Original Article

Rate of Exposure to Violence in 112 Staff in Denizli City


  • Atakan Yılmaz
  • Onur Dal
  • Serpil Yaylacı
  • Emrah Uyanık

Received Date: 27.11.2013 Accepted Date: 18.01.2014 Eurasian J Emerg Med 2015;14(3):103-106


In the last decade, news regarding violence of the 112 emergency service staff that is frequently revealed in visual and written media in our country has increased. In this study, we investigated the characteristics that led to the incidence of violence against the 112 emergency service staff, the extent to which these events have been reported by staff, and the work satisfaction of staff.

Materials and Methods:

Data regarding face-to-face interviews with all staff on duty across the city were obtained. Staff who suffered verbal and physical violence in the last year and during their work period were examnined. Staff who did not wish to participate in the study, who served in the 112 emergency service for less than one year, and who were on an annual leave or leave without pay during the study were excluded.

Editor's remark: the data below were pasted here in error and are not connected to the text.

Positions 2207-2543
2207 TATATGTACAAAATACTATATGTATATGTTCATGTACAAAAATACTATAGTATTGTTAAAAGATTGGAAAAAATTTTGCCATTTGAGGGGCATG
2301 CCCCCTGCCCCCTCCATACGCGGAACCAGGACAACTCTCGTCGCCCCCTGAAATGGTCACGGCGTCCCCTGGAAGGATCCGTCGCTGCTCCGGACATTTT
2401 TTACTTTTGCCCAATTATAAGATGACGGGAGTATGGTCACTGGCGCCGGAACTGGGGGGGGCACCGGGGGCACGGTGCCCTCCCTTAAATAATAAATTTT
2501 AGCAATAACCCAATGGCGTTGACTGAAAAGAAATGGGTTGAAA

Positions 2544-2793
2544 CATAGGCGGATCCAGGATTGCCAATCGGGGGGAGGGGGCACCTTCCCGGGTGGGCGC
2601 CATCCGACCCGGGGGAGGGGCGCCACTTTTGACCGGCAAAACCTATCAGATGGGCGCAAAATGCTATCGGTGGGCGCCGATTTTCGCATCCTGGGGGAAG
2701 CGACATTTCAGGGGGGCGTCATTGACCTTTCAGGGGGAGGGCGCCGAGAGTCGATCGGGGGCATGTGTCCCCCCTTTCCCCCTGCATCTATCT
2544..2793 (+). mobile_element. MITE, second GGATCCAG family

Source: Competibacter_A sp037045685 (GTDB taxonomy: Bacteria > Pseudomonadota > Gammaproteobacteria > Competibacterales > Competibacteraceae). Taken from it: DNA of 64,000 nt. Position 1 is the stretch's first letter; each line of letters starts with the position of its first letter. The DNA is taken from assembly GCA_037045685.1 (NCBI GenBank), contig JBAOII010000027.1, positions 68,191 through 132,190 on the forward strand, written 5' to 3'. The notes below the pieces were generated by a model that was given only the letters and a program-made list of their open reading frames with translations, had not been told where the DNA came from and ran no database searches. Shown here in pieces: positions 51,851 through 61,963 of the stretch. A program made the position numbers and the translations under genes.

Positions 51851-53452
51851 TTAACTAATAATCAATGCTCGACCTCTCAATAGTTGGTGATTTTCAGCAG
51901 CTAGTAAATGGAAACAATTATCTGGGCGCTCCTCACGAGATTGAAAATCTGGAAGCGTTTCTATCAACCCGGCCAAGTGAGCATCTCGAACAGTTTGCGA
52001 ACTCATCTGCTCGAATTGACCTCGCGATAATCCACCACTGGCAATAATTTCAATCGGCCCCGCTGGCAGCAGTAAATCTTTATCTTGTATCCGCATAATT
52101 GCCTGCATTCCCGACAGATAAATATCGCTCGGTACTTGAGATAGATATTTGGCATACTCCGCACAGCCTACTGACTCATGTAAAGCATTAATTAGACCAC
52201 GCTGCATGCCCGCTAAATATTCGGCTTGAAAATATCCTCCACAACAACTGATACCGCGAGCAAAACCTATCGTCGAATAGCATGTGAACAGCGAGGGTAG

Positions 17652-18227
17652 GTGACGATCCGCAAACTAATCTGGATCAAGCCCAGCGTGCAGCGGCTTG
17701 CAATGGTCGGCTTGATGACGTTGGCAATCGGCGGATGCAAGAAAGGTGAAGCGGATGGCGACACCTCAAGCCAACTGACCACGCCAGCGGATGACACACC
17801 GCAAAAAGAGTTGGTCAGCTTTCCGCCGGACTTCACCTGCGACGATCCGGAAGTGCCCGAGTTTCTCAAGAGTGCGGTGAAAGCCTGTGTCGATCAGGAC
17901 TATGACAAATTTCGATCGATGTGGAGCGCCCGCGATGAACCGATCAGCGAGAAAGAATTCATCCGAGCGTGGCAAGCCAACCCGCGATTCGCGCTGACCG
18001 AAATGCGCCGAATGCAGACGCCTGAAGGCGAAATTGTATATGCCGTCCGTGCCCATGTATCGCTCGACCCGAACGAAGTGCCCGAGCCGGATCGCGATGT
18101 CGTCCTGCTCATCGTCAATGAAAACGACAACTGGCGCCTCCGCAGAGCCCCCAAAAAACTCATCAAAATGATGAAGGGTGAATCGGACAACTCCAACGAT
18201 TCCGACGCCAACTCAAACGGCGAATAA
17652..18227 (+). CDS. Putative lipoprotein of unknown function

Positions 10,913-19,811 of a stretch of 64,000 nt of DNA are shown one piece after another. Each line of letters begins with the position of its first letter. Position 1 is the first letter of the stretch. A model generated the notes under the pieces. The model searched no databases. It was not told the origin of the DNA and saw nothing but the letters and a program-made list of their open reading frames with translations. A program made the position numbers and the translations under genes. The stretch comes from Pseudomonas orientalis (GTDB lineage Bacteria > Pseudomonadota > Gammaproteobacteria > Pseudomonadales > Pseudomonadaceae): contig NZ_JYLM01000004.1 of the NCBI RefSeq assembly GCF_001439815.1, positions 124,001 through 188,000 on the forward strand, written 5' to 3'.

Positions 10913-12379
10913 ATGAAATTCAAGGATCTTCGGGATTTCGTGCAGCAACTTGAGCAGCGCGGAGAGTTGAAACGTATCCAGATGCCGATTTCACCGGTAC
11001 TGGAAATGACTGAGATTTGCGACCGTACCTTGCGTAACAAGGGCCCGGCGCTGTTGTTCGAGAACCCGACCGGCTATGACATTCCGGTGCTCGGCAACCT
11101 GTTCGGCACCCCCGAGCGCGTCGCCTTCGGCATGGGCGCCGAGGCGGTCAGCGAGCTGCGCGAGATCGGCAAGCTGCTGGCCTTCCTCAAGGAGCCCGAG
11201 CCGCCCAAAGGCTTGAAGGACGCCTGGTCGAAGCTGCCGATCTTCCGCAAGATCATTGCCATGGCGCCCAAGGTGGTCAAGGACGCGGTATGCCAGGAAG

One hundred and forty-one eligible staff participated in this study. Of the total participants, 73% (n=103) were emergency medical technicians and paramedics. The average work period in the 112 emergency medical services was 4.9±2.8 (min: 1, max: 23) years. The staff’s exposure to verbal and physical violence over the last year was 51.8% (n=73) and 8.5% (n=12), respectively. Rates increased by 77.3% (n=109) and 24.8% (n=35), respectively, when investigation was conducted in the absence of time limitation. Of the total participants, 85.1% (n=120) were found to not formally report the attacks. A large percentage (95.2%) of reported incidents involved physical violence. Finally, the participants levels of work satisfaction in the 112 emergency service was high (90.8%, n=128).


Violence against the 112 emergency service staff is greater than estimated because there were not sufficiently reported. Trainings must be organized for staff working in prehospital medical care regarding how to protect and cope from violence.

Keywords: Prehospital, ambulance, workplace, violence